After you get your Valentine, then what?

  • Feb. 9, 2011 3:00 p.m.

Remember when Prince Charming kissed his Valentine, the beautiful Sleeping Beauty? He carried her up those stairs, and we saw them disappear behind the palace doors.

The story ends there. We’re told they lived “happily ever after.”

Now most of us know this just isn’t so. “Happily ever after” is a fairy tale. In real life, finding your prince or princess is not the end of the story — it’s the beginning. And the real question is after you find your Valentine, then what?

From my experience counselling couples, knowing the challenges that face any couple on the journey to real enduring friendship, here are five fundamental skills meant to support you in keeping your partnership healthy and satisfying.

Tip No. 1.

Learn to make yourself happy

There is nothing more important in relationship than learning to make yourself happy. It is an art and begins as you let go of your hope or expectation in which you’re holding your partner responsible for your life turning out.

Looking after ourselves is a clear life skill. It has something to do with learning to be able to quiet ourselves, to enjoy or be present to life’s simple moments, to satisfy our own needs as they arise and to dance with life’s predicaments, problems and challenges as they appear.

There is nothing more empowering than two people in a relationship committed to looking after their own personal wellbeing — and doing that.

Even if only one person in relationship practises this skill it makes an enormous difference.

Tip No. 2.

Relationships are an inside job

Most people think a relationship is something that exists “out there,” outside of themselves.

However consider this: A relationship is not really “out there” at all. A relationship exists in what you are saying to yourself, in the thoughts and stories you are collecting, about the other and the relationship. A relationship is an inside job.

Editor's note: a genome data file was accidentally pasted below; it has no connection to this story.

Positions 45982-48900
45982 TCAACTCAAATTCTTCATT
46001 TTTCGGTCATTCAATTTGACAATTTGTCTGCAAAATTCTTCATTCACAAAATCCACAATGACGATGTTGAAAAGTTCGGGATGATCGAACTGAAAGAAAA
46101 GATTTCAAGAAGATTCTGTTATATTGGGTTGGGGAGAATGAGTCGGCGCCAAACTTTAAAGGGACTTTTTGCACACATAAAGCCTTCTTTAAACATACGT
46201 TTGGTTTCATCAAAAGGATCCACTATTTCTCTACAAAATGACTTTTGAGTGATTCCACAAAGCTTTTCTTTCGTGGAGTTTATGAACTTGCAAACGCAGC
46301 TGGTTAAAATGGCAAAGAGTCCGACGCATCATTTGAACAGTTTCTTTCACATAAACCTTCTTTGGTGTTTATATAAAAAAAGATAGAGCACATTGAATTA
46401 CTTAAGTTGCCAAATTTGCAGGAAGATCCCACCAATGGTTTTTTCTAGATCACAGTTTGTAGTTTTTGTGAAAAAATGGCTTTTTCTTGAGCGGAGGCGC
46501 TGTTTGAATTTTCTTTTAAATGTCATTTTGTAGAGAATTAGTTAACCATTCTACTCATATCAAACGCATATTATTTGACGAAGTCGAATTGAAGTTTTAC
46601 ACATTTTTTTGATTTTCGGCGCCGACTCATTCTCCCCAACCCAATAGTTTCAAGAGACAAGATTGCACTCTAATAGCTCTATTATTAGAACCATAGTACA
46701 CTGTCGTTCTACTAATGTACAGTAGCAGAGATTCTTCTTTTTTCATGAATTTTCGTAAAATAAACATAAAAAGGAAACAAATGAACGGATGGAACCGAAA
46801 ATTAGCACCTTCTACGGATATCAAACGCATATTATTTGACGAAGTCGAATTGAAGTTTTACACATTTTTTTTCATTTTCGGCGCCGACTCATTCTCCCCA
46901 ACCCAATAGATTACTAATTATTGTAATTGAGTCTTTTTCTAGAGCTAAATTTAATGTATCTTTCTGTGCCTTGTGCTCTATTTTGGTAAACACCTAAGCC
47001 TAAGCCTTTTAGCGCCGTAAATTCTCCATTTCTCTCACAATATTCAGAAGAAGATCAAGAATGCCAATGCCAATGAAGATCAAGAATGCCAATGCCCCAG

In this way, being in a relationship is like growing a garden. Your thoughts, your decisions, your stories, your views and judgments are the seeds that take hold and grow in your garden.

Tend to your garden regularly. Clear weeds that appear. Learn to let grievances judgments and quarrels go, disappear and dissolve. That’s how you keep your garden soil fresh and clear for new growth.

Tip No. 3.

Your spouse is your friend

Quite naturally, a relationship includes moments of misunderstandings, conflicts, personal reactions and sensitivities.

Given these moments, your partner can begin to feel like an adversary sent to deliver certain trouble and difficulty.

Want to break this pattern? Do it by remembering you began your marriage as friends and you are learning together.

Let this awareness of “being their friend” colour your actions and watch the difference it makes.

Tip No. 4.

Accept your differences

You and your partner are very different. Have you noticed? Many couples spend a great deal of their time resisting and quarrelling about their differences, trying endlessly to improve, or fix the other.

These efforts to change the other only produce “protective circles,” a feeling of defensiveness and distance, and displace the experience of intimacy.

Consider that part of the spark of a marriage is produced precisely by your differences.

Think of your differences as being like two sides of a coin. They expand and contribute to your range of responses as a couple to life.

Make peace with your differences, accept them, celebrate them — because you have them.

Tip No. 5.

Intimacy is a creative affair

A relationship is a knowing, understanding and appreciation of another person’s way of being. This is the solid foundation the ongoing “action” of a relationship.

Notice however, that if you are going to have appreciation and regard, they don’t just naturally appear on their own.

To have appreciation and regard in your life, it must be consciously searched for and created.

Then once found, for this to be real, the appreciation needs to be expressed and communicated.

Creating ongoing appreciation and regard, the relationship becomes a creative affair.

—Paul Beckow is an individual, marriage and family therapist on the West Shore. See

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